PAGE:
Food = Love = Italy

If it hasn't been made blaringly obvious through my recipe choices, I like Italian food.  Shocking, I know.  I apologize for springing that fact on you like that.

I'm not Italian nor do I have Italian friends (but I'd really love to have some - any takers?).  I didn't grow up in Italy.  I actually didn't even grow up eating much Italian food beyond spaghetti and meatballs with the "parmesan" in a green can.  Who thought of that horrendous stuff anyways?  Is it even real cheese?  Anyways, I bring it up because I feel the need to divulge on my food background.  I may also have selfish motives because I love to talk about Italy.  Plus, I have no recipe to post. Win-win-win, right?

So, it all started with mom and dad.  My dad's work sent him on a business trip to Florence several years ago, and my mom decided to go with him and make a vacation out of it by doing some extra traveling when his work there was done.  When they came home, they were hooked on Italy: the food, the culture, the language... everything.  We started eating more Italian food and experimenting with different recipes.  Mom bought a pasta roller, began making her own pasta sauces, brought home more Chianti, started using fresh mozzarella, grew basil/thyme/oregano... you get the picture.  She became the Italian mother I never thought I'd have.  Here's a fact: when parents become cuisine stalkers, their kids automatically become guilty by association.  And when the food is that good - like, Italy good - I'd do the crime and pay the time any day.  Enter yours truly, the learned-to-bake/cook-the-day-she-learned-to-walk child.  I may or may not have been proposed to once or twice over my chocolate chip cookies.  Food really became my life when I decided to study Dietetics.  Now, not only do I love to cook food and eat food, I talk about food all day long and love to teach people about choosing healthy food.  Food=life.
Another wonderful new habit: grilled pizzas. Seriously the best. 
Seeing how passionate my parents had become about this country and everything about it was contagious, and I wanted to go so, so, so, so, so, so bad.  Not only have I always loved to cook, but I have also always loved to travel.  I was homeschooled in grade school, and Dad's government job allowed us to travel a lot in the States.  Went to England, Ireland, Scotland, and Wales without my family when I was 12.  So when I got the chance to go to Italy for 3 weeks and - not kidding - study the Mediterranean diet by taking a cooking class at Apicius International School of Hospitality in Tuscany and traveling around to processing facilities (Parmigiano Reggiano, balsamic vinegar, Bindella winery, pasta-making), I jumped on it.  Threw myself on it, actually.  More debt added to my student loans?  Who cares!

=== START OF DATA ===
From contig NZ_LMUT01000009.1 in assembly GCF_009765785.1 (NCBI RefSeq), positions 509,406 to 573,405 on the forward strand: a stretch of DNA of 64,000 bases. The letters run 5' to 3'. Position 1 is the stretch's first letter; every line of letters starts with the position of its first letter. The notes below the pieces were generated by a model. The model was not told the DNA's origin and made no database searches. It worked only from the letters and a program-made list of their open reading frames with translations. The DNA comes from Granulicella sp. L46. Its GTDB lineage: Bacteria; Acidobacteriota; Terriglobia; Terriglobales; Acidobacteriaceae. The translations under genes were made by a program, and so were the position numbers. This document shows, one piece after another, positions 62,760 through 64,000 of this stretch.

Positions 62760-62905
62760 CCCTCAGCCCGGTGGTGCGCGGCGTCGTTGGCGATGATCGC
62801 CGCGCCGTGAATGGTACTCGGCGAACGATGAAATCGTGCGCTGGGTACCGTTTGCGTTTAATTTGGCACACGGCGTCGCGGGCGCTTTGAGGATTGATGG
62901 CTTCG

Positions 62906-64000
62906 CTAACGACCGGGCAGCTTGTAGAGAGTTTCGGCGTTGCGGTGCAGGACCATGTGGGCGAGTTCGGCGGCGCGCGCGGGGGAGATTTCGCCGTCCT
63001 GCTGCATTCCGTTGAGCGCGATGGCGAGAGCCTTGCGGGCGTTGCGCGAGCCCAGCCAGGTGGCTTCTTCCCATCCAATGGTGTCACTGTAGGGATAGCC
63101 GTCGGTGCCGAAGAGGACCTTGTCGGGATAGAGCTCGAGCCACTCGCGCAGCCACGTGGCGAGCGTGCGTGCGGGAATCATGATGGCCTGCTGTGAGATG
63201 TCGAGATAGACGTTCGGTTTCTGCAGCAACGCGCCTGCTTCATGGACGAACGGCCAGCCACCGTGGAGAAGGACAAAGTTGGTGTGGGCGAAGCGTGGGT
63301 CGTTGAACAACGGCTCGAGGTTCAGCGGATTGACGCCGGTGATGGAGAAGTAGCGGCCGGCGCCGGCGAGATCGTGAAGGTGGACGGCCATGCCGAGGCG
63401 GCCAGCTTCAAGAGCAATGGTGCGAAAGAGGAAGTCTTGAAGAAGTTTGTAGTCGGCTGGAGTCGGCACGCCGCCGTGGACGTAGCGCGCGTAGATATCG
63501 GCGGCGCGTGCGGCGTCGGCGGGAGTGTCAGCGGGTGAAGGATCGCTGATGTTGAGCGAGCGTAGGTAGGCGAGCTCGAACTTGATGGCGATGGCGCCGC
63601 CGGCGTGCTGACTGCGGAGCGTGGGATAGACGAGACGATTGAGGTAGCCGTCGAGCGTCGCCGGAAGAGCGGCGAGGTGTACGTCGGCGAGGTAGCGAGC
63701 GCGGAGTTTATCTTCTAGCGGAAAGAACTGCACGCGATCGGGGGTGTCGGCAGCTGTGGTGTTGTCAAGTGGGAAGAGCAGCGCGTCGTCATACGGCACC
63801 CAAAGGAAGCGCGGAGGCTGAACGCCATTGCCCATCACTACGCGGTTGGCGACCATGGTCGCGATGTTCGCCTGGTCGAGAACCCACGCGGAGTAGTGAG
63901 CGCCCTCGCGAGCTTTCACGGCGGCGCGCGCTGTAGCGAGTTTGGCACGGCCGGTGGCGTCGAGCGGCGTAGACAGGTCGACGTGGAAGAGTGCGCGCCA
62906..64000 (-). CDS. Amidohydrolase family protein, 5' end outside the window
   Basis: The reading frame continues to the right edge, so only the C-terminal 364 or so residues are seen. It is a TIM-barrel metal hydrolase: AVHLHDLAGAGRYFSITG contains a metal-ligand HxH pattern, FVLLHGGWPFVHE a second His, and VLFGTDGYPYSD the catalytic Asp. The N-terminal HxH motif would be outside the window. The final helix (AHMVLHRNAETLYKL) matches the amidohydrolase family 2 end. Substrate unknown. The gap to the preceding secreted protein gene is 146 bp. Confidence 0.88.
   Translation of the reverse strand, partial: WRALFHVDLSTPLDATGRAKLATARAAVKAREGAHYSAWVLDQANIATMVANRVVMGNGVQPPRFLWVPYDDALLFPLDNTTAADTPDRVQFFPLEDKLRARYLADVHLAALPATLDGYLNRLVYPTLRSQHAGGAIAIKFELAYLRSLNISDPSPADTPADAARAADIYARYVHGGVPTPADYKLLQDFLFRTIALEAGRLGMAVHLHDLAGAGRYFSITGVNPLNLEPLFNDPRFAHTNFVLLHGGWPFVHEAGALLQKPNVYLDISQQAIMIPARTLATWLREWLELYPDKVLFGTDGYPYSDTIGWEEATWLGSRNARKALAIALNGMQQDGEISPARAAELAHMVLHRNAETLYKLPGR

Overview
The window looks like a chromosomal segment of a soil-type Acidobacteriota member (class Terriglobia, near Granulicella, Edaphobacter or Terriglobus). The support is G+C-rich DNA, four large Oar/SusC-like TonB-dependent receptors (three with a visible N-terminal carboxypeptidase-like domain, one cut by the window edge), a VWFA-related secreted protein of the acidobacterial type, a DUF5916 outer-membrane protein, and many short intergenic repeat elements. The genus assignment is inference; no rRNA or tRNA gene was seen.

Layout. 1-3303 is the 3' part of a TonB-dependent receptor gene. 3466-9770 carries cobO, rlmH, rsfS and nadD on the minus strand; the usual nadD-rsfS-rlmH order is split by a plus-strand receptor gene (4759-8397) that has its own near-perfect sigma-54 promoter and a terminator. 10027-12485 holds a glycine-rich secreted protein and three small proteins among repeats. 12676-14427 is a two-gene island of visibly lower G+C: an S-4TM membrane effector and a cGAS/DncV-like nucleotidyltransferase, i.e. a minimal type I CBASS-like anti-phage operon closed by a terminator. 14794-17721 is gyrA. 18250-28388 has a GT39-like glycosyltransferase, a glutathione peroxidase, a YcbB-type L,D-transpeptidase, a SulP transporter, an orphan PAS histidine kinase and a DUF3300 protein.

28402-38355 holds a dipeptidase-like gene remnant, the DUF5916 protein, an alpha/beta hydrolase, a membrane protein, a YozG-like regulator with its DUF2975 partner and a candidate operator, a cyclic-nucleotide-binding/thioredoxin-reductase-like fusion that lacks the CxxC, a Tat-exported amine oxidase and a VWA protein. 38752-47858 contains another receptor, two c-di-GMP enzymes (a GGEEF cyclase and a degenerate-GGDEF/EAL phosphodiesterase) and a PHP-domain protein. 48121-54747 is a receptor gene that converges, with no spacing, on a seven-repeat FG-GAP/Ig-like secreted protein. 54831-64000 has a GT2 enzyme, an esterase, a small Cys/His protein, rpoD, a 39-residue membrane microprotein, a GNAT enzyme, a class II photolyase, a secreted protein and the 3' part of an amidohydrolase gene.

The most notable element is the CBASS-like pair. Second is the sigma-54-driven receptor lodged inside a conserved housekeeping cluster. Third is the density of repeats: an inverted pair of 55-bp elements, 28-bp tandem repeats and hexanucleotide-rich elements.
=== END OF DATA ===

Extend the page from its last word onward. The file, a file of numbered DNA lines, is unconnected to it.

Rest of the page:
So I went.  It was a dream.  The Duomo in Florence really exists.  I could try to explain how massive it is just like other people tried to explain it to me, but when you see it, it is way more massive than anything I pictured in my mind.  It's beautiful.  I'm slightly obsessed with it.
On top of the Duomo.  That nearest street, via Ricasoli, is where I lived. Sigh.
Home base for the 3 weeks was Florence, but I got to go to Rome, Venice, Lucca, Parma, Montepulciano, Pienza, the Cinque Terre, Siena, and Fiesole.  Florence is my true love, though.  By the end of the 3 weeks, she had become my home, and I know her streets better than the streets of my college town.  The piazzas, the gelato, the sunsets, the statues, the history...

I'm drooling.  Let's just look at pictures.
Ponte Vecchio
Yeah. This really happened. Poppies were my mission this trip. Mission accomplished.
Glorious meal + wine tasting at Bindella winery.
Bindella winery. Literally in the middle of the Tuscan countryside. 
This picture sums up so much. We had just toured an incredible vineyard and seen the process Bindella does to make their wine, had an amazing lunch with the most A-MAZ-ING olive oil on incredible bread, had a few glasses of wine (they were very generous with their "tastings"), and now... sitting looking out over the hills never wanting to leave.
Fiesole - a little town on a hill just north of Florence.  Took a bus up for 2 euros and walked down/got lost. So great.
In Florence, there's this magical place called Piazzale Michelangelo. There are steps. There are sunsets. Bring your own wine. 
Cinque Terre

Reason #479 why Italy is better than America: Backyards are smaller than your garage, but they use them to grow veggies. And lemon trees. Beat that. 
This man literally sat outside my window and played the accordion every day. I'd just sit there with my big shutters open and listen. It was perfect. 
Mercado Centrale: the most amazing market you will ever see. Go immediately.
Warehouses FULL of Parmigiano Reggiano. If you've never had any, get some. I know it's about $20/pound. It's worth it. Trust me. If you currently use the green stuff in a can, throw it out and promise yourself you will never be so foolish again. Once you have this cheese in your hand, smell its salty sweet cheesy goodness and picture what it must have smelled like to stand in this barn. Yeah. Heavenly.  

Lunch in Parma. Hand-made gnocchi.  
After 3 courses of pasta, we got this meat tray, roasted veggies, and fried bread. We were already stuffed after the pasta. 
Espresso after the fabulous Parma lunch.  This is another picture that in my mind is worth an hour of talking.

Hopefully this gives some insight into why I am so passionate about Italy and its food and culture.  It can't be beat.  It just can't.  Go ahead and try to beat it.  But actually don't because it won't work.  Thats all I have... look at the pictures again, drool a little, and book yourself a flight.